Debate

Animal health important for poverty reduction and food security

Investments in improved animal health contribute in several ways to the implementation of Agenda 2030. It shows one new report from the Expert Group on Development Aid (EBA). Improved animal health gives poor animal keepers increased production and yields, and also reduces the spread of infectious diseases and multi-resistant bacteria. Sweden has unique experience of organized animal health work - these experiences should be used in international development cooperation, the authors of the report write.

750 million of the world's extremely poor - the majority of them women - today receive their main livelihood from animal husbandry. Animal husbandry is often low-productive due to insufficient feeding and chronic diseases in the animals. In addition, as these animals are at risk of contracting acute infectious diseases, efforts to improve animal health are an effective way of combating poverty among this large and often politically marginalized group of small farmers. In addition, improved animal health would increase the availability of high-quality protein and vital nutrients - something that is especially important for women of reproductive age and young children.

In addition to the fact that improved animal health contributes to achieving the Global goals of eradicating poverty and eradicating hunger, it also leads to improved public health. Many of the animals' infectious diseases are not only at risk their life and health but can also be transmitted to humans and then spread further. A well-known example of this is the flu epidemics that regularly affect the world and that originate in the animal- and population-dense areas of East Asia. Another animal health aspect with a direct link to public health is the alarming spread of bacteria that have developed resistance to antibiotics - something that an inefficient and irresponsible use of medicine in parts of global animal husbandry has contributed to.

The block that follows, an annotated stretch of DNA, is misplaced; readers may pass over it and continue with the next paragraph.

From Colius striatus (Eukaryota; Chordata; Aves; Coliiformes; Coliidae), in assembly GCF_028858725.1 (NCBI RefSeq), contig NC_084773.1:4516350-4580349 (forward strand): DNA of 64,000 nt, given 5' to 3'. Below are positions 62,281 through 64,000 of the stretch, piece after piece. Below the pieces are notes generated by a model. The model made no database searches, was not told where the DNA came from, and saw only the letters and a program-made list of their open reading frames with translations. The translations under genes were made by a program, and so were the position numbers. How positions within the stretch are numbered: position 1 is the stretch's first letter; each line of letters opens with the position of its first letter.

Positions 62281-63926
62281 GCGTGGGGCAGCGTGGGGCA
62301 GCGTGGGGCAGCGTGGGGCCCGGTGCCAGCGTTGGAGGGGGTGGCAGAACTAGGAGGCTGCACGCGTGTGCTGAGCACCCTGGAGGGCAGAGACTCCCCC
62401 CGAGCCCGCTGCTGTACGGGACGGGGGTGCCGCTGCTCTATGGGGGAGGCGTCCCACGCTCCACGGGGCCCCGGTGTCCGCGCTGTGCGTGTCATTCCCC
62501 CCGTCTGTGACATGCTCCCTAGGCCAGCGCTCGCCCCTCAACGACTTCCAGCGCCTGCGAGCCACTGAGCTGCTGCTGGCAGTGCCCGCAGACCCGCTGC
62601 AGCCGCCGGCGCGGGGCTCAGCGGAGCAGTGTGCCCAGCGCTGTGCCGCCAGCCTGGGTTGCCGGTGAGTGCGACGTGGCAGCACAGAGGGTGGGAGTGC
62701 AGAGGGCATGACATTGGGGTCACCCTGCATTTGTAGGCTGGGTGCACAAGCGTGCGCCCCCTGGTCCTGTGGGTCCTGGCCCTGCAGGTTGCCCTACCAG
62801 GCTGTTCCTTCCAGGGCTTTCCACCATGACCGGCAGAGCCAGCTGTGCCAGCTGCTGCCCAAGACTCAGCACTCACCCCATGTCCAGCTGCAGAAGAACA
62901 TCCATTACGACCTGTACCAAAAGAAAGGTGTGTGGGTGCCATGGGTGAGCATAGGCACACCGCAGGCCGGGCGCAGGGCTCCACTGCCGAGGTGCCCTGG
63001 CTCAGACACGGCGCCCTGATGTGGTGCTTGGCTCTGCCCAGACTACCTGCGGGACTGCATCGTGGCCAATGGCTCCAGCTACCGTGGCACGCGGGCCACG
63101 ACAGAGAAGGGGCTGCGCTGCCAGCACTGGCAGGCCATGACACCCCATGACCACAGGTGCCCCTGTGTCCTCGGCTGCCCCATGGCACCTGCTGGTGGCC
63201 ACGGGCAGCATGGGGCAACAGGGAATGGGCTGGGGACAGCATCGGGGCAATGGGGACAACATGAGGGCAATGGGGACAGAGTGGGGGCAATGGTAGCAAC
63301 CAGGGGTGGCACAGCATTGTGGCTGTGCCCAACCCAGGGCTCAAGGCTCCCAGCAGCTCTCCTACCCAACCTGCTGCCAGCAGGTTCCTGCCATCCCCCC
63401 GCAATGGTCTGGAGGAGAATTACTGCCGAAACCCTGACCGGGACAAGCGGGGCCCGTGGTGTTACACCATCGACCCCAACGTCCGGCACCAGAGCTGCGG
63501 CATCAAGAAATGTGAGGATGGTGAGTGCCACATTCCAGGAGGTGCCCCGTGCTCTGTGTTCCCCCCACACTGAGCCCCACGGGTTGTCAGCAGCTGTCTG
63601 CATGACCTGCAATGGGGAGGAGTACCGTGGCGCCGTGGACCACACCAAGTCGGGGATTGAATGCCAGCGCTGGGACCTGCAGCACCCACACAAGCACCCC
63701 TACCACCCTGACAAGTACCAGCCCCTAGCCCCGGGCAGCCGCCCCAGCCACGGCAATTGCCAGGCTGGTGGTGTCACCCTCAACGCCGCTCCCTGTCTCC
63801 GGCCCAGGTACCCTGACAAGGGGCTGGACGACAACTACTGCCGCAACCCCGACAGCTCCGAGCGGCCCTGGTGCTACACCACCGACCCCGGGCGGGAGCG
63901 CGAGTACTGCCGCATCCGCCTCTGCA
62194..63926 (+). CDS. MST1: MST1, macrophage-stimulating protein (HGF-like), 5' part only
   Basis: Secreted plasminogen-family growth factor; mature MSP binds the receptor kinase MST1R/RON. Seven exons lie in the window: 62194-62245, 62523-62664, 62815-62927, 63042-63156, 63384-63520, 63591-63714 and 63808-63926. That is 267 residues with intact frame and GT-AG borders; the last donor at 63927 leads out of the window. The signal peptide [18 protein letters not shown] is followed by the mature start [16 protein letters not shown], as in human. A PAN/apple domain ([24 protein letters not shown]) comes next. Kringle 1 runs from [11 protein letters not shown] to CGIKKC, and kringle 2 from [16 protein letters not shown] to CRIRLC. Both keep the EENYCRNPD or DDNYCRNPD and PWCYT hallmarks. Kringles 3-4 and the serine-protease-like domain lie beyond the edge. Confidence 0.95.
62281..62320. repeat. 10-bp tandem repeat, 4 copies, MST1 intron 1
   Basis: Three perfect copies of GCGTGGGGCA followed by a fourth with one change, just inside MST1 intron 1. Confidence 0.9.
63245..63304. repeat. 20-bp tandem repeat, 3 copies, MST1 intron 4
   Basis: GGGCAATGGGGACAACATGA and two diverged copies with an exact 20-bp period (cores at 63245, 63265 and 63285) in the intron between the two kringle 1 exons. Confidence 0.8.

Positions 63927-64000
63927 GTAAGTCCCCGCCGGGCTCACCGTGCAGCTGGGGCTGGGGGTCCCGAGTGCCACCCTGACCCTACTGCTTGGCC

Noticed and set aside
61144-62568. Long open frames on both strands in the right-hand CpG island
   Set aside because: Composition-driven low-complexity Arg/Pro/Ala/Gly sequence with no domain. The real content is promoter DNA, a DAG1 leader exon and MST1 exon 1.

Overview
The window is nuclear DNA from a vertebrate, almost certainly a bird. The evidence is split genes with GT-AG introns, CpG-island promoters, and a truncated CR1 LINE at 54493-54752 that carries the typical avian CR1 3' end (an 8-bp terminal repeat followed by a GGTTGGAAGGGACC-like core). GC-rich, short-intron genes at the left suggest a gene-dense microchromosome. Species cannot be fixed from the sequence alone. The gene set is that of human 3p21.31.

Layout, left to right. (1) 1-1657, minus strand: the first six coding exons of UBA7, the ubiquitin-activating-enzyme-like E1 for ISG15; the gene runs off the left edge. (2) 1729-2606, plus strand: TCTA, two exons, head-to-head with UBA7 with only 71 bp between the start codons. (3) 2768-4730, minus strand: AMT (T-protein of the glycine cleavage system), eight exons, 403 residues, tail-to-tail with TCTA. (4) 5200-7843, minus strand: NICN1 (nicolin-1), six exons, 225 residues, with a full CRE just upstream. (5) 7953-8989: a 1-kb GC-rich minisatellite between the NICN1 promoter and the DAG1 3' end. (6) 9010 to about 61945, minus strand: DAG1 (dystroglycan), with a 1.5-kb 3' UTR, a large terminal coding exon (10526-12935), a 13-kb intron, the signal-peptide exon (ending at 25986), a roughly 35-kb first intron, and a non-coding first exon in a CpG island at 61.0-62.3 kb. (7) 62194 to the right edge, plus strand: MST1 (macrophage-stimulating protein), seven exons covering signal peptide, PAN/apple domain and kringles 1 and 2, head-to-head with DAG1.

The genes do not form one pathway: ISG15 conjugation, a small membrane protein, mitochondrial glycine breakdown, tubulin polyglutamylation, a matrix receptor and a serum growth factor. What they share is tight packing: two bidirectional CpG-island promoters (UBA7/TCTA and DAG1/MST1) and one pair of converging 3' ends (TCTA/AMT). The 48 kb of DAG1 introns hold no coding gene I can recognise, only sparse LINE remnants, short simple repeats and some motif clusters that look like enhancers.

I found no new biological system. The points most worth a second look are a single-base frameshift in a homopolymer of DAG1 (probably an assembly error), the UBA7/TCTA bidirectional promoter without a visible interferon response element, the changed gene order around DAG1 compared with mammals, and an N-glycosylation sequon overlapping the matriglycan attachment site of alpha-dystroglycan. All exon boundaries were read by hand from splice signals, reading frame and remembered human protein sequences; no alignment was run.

Sweden can play an important role

In a new EBA report, Animal health in development - its role for poverty reduction and human welfare, We emphasize the importance of reliable animal health systems for sustainable animal husbandry in low-income countries. We make an analysis of the current situation with special focus on sub-Saharan Africa and make recommendations on priorities and strategies for animal health measures. One of the report's most important conclusions is that Sweden, with its internationally unique experience of organized animal health work, has the potential to contribute in several areas to the international work for better animal health. Sida can play an important role in collaboration with other international and national actors, including Swedish universities and authorities.

As mentioned above, investing in sustainable animal health systems provides an opportunity for low-income countries to approach several of the Global Sustainable Development Goals. This can be more clearly illustrated by the following: